Lauren Sharpe: BSc (Hons) Psychology 2012-2015 Trainee Psychological Therapist, Southern Health NHS Foundation Trust
Lauren Sharpe has gone from being a Psychology student representative to becoming a trainee Psychological Therapist. Since graduating with a BSc Hons Psychology degree in 2015, Lauren has worked as a Psychological Wellbeing Practitioner (PWP) and as an Assistant Psychologist. She is now training to become a Psychological Therapist, which involves two days at university, studying for a diploma in Cognitive Behavioural Therapy, and three days in clinical practice.
“After my degree in 2015 I immediately started a Masters in Clinical Psychology. I then went on to do a PG certificate in Low Intensity Cognitive Behavioural Therapy in 2017. I also started training as a Psychological Wellbeing Practitioner at Italk, Solent Mind.‘’
“I moved on to be an Assistant Psychologist at an in-patient hospital for a year and a half. There I was working therapeutically with adults with long and enduring mental health problems.”
“After this, I worked for Havant CAMHS (Child and Adolescent Mental Health Service) as an Assistant Psychologist. The role involved working with children, young people and families and with the neurodiversity team to help diagnose autism and ADHD.
“I have been in my current job as a Trainee Psychological Therapist since September.“
Lauren says that studying Psychology has been useful to her career because specific modules gave her the tools needed to work with people who have mental health issues. She also mentions that her time spent as a student representative for the degree helped her discuss her skills in job interviews.
“I was a student rep for my course which I later found was really good for my first interviews post university because you are feeding back information to lecturers in a helpful way that promotes any positive changes that might be needed.“
“The course introduced me to the Abnormal Psychology module which looks at psychosis, depression and schizophrenia.I remember my lecturer talking about working with people who have mental health issues and the different job roles that involve this. I then targeted all my experience to working as one of those roles. It was a really good module.”
“An example of how these modules relate to my work was when I had to create a portfolio for my job showing my understanding of this topic. I emailed my lecturer from Winchester five years on from graduating and they sent me slides from that module to prove my knowledge.”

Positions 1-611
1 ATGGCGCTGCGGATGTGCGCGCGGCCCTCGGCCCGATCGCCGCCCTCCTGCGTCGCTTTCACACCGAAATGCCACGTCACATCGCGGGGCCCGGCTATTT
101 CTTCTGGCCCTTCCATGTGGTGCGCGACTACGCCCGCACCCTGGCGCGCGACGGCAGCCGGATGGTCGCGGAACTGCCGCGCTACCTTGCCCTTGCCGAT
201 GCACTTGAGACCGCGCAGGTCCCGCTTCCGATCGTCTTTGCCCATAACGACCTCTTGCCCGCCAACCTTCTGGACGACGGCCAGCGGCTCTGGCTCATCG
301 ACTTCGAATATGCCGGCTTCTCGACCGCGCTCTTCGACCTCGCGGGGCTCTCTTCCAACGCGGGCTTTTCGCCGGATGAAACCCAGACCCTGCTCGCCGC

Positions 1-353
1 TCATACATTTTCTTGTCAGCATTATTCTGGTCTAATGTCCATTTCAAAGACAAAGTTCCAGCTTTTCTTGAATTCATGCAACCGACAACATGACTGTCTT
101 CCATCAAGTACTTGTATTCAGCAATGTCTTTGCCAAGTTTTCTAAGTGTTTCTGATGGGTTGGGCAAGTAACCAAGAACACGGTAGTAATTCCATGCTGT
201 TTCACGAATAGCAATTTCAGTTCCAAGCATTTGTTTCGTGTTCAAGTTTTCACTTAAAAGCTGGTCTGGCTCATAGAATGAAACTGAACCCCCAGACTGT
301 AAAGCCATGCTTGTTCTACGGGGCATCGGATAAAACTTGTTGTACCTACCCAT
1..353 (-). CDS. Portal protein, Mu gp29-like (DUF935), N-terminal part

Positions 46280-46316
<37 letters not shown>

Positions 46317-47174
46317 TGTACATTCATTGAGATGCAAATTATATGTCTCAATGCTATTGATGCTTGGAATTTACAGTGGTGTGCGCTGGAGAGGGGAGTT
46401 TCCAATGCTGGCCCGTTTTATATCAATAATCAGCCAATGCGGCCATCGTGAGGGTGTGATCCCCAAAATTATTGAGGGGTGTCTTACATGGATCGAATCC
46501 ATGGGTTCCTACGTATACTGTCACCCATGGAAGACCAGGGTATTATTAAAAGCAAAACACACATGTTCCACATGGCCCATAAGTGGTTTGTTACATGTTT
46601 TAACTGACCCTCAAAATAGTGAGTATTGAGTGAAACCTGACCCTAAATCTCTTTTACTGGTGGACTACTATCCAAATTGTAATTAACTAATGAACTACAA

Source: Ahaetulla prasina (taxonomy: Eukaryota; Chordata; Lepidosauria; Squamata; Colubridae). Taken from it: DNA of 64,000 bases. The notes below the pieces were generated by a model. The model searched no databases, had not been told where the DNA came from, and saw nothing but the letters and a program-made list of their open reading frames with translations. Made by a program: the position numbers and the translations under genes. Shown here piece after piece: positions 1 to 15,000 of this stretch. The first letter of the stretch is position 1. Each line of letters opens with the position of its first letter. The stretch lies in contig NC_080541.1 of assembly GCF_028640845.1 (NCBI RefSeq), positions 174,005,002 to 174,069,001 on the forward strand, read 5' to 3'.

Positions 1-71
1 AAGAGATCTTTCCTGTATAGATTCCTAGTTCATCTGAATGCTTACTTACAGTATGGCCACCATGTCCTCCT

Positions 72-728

Lauren also mentions that doing Psychology at Winchester was a great way to study the subject because of the smaller class sizes.
“Being on a smaller course with less people gave me the ability to learn in that environment. It gives you plenty of experience in the volunteering module and the lecturers get to know you well.“
Lauren has many happy memories from her time at Winchester but says graduation was her best memory because she got to celebrate a milestone in her life with friends.
“Graduation is my best memory, it is such a special moment and a nice milestone – it was lovely to share it with friends. Now they are all across the country but it is great to have that shared experience. The cathedral is beautiful and such a nice setting.”
Lauren enjoys her current role and looks forward continuing her work as a therapist.
“Hopefully at the end of next summer I’ll qualify as a therapist. I’m really enjoying my current role and so I want to continue as a therapist and see where that takes me.”
‘’I am currently working from home. I think we will see the impact of the virus on mental health. Teams are trying to work with larger referrals based on anxiety around COVID-19 and we are expecting to see this for the next couple of years.“
Now that Lauren has worked in a number of psychology roles, she has great advice for those studying Psychology who are working towards becoming Assistant Psychologists.
“If you want to go down the clinical or therapy route of psychology then make sure you get volunteer experience and tailor it to a specific job you want, rather than write blanket statements on your CV. They are looking for targeted answers and making it clear that you want that specific job. If you do volunteering you might be more likely to get a job that will help you to build up to becoming an Assistant Psychologist.”
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